Access to education can empower society to be secure. And ultimately, the security of society is also the security of our institutions.


In difficult times, SA’s national calling is sounding loud and clear for equal access to opportunity. A huge part of our population is still not participating fully in the markets and still trying to navigate the basics of managing their finances. This is a complex issue of legacy and of education. Those who know have not enabled, and those who don’t know have not overcome. That part of our population is now seeing the opportunities, and they want to participate. But they also want to know how.

There was a spike in interest in e-learning during the COVID-19 crisis and the national lockdown, and I hope this interest will drive down the price and raise the credibility of online education. Financial-education practitioners will now compete on public digital platforms, and this will make visible what we offer as an industry. It will be so much easier for people to search and to research, as financial education extends beyond just the providers of opportunity – to the consumer.

I rely very much on relationships and on loyalty, but, unfortunately for people like me, the digital space removes a little bit of that. Consumers don’t have to see their financial-services providers face-to-face anymore. They can deal with you on a digital platform, and that won’t stop them from dealing with a whole host of other people too. Now they don’t have to feel obligated; they can do their homework and be in the know. Consumers don’t have to rely on somebody coming to present a financial product to them. They can go online and make their own, informed decisions.

Access to education is opening up, and there are now spaces where people can learn. We live in a era where nothing is secret. Information is available, if you learn where to look for it.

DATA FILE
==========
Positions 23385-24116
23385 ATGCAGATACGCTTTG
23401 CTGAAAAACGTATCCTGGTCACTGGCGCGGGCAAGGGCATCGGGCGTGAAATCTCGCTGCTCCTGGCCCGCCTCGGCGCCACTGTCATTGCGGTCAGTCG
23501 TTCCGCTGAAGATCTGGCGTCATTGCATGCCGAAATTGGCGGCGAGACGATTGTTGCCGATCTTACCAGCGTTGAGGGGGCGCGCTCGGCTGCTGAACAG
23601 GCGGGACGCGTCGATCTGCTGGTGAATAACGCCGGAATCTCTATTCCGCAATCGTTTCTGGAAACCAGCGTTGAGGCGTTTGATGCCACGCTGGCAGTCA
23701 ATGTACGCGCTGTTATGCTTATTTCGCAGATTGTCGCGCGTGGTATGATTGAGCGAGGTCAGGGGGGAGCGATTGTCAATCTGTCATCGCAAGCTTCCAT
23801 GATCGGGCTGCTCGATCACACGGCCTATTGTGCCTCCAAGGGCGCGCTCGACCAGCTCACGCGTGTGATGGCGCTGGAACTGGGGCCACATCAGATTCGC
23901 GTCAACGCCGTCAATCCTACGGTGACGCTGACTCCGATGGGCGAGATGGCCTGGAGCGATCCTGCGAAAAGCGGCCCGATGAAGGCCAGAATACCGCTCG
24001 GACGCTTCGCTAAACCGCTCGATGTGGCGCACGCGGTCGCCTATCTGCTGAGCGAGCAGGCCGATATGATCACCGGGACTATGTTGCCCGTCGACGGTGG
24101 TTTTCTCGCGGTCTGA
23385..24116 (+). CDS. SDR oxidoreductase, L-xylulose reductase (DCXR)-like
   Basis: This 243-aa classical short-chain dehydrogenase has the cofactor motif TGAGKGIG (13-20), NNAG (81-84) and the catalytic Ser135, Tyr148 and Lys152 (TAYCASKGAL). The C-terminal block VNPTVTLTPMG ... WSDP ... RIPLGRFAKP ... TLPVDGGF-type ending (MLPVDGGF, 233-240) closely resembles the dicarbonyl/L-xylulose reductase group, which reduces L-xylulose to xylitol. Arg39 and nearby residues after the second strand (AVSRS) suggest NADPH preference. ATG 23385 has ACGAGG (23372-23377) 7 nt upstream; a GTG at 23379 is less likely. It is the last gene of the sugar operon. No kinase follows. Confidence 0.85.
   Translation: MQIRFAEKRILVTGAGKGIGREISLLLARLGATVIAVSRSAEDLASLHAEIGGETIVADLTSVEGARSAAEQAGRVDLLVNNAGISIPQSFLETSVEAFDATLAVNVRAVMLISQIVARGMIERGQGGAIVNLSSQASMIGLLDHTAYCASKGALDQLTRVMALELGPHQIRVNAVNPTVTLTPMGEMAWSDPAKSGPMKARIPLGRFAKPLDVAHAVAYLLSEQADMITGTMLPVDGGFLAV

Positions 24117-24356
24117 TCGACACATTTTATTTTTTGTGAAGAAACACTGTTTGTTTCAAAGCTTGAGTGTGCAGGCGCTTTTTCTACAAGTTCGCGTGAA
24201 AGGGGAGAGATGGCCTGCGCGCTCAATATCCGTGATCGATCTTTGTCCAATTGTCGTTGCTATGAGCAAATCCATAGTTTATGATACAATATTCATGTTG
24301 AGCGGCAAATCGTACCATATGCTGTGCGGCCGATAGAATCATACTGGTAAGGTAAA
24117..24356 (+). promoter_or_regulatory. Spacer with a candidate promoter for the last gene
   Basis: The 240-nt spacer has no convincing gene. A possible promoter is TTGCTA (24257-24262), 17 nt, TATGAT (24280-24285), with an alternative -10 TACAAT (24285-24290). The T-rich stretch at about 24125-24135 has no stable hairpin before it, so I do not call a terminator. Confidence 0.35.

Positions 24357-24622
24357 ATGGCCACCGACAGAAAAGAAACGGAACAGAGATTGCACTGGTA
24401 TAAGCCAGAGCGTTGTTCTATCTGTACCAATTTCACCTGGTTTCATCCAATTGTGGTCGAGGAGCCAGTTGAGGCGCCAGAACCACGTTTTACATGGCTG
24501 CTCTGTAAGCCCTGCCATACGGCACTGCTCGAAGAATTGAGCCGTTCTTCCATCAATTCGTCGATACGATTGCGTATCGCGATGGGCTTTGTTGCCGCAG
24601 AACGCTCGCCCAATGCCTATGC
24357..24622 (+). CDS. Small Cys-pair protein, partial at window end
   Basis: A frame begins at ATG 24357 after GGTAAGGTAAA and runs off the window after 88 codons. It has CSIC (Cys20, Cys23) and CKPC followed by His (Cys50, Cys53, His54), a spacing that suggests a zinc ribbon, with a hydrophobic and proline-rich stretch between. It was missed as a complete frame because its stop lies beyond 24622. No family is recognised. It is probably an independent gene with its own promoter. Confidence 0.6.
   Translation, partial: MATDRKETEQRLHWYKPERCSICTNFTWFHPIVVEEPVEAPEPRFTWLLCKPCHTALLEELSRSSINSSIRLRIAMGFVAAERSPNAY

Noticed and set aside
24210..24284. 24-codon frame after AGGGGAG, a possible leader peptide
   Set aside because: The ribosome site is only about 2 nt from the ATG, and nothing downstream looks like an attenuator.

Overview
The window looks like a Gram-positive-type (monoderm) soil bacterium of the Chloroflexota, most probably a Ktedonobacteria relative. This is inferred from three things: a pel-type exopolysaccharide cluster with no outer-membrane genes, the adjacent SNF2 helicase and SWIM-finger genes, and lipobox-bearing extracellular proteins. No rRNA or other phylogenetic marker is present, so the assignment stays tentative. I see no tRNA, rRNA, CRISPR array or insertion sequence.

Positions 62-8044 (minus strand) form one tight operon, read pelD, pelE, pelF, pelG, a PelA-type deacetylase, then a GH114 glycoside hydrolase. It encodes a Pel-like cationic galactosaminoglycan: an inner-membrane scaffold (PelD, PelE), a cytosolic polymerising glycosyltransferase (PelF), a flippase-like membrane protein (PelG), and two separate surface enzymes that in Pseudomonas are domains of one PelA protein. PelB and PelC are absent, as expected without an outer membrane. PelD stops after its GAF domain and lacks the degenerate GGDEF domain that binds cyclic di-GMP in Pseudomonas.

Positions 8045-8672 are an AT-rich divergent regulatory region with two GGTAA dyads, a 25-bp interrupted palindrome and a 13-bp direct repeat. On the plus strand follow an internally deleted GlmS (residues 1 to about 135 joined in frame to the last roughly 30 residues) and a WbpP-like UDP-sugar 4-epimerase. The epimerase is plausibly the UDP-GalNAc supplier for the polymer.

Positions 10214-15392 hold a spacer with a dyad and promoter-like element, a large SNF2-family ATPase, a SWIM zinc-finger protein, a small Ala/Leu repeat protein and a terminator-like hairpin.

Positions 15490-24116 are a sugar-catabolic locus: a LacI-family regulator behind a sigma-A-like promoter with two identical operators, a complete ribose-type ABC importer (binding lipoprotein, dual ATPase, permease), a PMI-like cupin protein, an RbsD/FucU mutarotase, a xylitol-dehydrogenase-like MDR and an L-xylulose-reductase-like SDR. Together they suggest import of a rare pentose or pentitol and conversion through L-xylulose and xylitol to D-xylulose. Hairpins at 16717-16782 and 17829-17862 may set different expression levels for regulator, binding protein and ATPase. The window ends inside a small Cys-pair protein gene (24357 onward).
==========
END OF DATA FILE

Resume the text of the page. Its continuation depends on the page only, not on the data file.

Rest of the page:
Learning does not always translate into the ability to participate, but opportunities do exist now for people to buy shares (or portions of shares) on the stock exchange from as little as R300 a month. Slowly but surely, SA is raising a national agenda that allows everyone to participate, and the JSE is accelerating its ability to allow for the democratisation of those capital markets. With that, comes the added need for continuous professional development, for business education, and for an openness to learning and innovation – not only in the financial-services industry, but across all sectors of the economy.

I am excited about this new era of improved access to financial education. Sadly it comes at a time of global crisis, where our focus is on survival and on saying to our clients, ‘protect your investments; know how to invest your money; and be aware of the insurance you can call on to cover you’. As businesses and as individuals, we need to secure our future.

This global pandemic offers us time for introspection and an opportunity to ask how we can make a difference to those around us – to people who work for us, to their families and to our own immediate and extended families. I believe that this will be a time of generosity – not a time of self-interest.

One of the biggest learnings to come out of this time of immense disruption in the financial-services sector is the importance of empowerment. Access to education can empower society to be secure. And ultimately, the security of society is also the security of our institutions.

I look forward to seeing us all rise to the occasion.

Zanele Morrison
JSE Director: Marketing and Corporate Affairs